Nord Anglia Education
Nord Anglia
18 October, 2018

ISM 3D Printing Competition

Screen Shot 20181018 at 114103 AM
ISM 3D Printing Competition Students show off their 3D design and STEAM skills in the first round of the ISM 3D Printing Competitions. There were many high-quality entries, making deciding on the winner a difficult task. Staff and students now look forward to working together on a number of STEAM-related activities throughout the year.

The Computer Science department has been busy this term running the inaugural 3D Printing Competition as just one part of the School’s STEAM (Science, Technology, Engineering, Arts and Maths) provision.  The school has a Makerbot Replicator 3D printer, which has an advanced dual extruder that can be synced with 3D design software to create 3D object files.

The first iteration of the competition was to design an International School of Moscow keyring using TinkerCad design software.  The competition was popular amongst the students, especially those who have been attending the Coding and Robotics After School Activity, who used the time and support there to polish off their designs.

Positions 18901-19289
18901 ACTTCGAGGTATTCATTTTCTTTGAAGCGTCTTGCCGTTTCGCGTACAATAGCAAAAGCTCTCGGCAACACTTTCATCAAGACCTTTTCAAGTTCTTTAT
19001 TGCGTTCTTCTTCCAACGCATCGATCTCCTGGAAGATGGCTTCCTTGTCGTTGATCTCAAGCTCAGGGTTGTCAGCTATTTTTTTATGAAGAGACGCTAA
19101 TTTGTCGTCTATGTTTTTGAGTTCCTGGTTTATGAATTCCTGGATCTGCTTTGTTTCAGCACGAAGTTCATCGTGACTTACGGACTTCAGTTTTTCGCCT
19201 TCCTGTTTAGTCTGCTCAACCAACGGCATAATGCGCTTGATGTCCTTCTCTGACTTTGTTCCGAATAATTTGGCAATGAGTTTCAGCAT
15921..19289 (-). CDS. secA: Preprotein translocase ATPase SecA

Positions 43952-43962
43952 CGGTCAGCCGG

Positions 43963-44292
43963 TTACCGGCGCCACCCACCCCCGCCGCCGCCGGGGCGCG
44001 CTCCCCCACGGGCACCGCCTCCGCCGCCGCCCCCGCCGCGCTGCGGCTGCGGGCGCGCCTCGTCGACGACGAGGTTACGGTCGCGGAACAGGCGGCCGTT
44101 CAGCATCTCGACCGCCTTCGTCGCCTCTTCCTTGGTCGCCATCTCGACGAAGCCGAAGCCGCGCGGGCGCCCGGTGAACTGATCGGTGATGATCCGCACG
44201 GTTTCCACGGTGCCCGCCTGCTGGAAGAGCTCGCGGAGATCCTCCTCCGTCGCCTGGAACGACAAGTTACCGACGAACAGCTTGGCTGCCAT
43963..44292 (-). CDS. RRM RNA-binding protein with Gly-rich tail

After some tough deliberation, the winning design was chosen by Head of Computing and Media, and Chief Technical Tinkerer / Fixer / Programmer at ISM Krylatskoye, Kieran Haren.  The winner was Darya Kazakova, one of our Year 10 GCSE Computer Science students, who has shown a real flair and interest in 3D and graphic design. Well done, Darya!

Copy of IMG_0139

The next theme for the 3D Printer Challenge competition is a ‘Spooky Design’, which ties in nicely with the upcoming Halloween festivities in and around school.  We look forward to seeing lots more entries and awarding a fitting prize to the winner! 

The competition is a great opportunity for our students to learn some Computer Aided Design skills. It also tests their problem-solving skills in having to implement some basic engineering and mathematical concepts.  Well done to everyone who has entered and helped with the technical support for programming and trouble-shooting the printer.

A special mention has to be made to Andrei Samarin, who has taken a keen interest in the practical challenges of printing out the 3D designs.

By Simon Tinning,

Teacher of Computer Science and Business Studies